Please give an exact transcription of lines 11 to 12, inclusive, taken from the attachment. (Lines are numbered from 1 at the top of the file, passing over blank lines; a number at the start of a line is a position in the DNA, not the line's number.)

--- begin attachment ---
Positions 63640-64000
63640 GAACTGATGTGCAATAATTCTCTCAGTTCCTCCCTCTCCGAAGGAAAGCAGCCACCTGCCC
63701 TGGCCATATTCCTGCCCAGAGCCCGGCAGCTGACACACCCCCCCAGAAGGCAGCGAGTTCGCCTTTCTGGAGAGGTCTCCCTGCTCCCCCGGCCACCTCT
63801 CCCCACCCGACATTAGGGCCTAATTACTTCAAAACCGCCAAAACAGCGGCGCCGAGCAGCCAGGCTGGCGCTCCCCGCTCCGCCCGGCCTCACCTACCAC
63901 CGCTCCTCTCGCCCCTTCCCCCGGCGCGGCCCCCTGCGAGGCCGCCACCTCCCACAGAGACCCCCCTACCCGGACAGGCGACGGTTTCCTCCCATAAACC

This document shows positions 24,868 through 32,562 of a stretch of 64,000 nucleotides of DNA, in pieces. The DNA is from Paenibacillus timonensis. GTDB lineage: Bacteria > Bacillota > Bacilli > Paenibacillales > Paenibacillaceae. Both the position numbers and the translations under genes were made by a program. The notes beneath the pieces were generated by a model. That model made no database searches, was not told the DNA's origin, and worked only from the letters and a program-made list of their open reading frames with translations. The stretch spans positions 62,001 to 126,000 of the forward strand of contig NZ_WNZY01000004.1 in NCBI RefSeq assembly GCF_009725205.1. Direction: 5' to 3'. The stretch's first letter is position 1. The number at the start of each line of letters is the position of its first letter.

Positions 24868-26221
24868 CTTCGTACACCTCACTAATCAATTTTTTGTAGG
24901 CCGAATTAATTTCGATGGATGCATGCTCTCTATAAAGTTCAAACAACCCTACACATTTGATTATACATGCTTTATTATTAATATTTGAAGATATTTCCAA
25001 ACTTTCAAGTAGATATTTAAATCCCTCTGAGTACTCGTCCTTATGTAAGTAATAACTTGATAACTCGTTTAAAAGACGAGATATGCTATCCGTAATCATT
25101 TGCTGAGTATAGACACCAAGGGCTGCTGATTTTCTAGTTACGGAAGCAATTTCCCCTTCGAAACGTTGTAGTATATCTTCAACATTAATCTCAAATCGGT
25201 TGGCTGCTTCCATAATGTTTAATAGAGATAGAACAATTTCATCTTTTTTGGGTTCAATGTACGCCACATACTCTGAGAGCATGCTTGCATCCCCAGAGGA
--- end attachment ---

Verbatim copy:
25101 TGCTGAGTATAGACACCAAGGGCTGCTGATTTTCTAGTTACGGAAGCAATTTCCCCTTCGAAACGTTGTAGTATATCTTCAACATTAATCTCAAATCGGT
25201 TGGCTGCTTCCATAATGTTTAATAGAGATAGAACAATTTCATCTTTTTTGGGTTCAATGTACGCCACATACTCTGAGAGCATGCTTGCATCCCCAGAGGA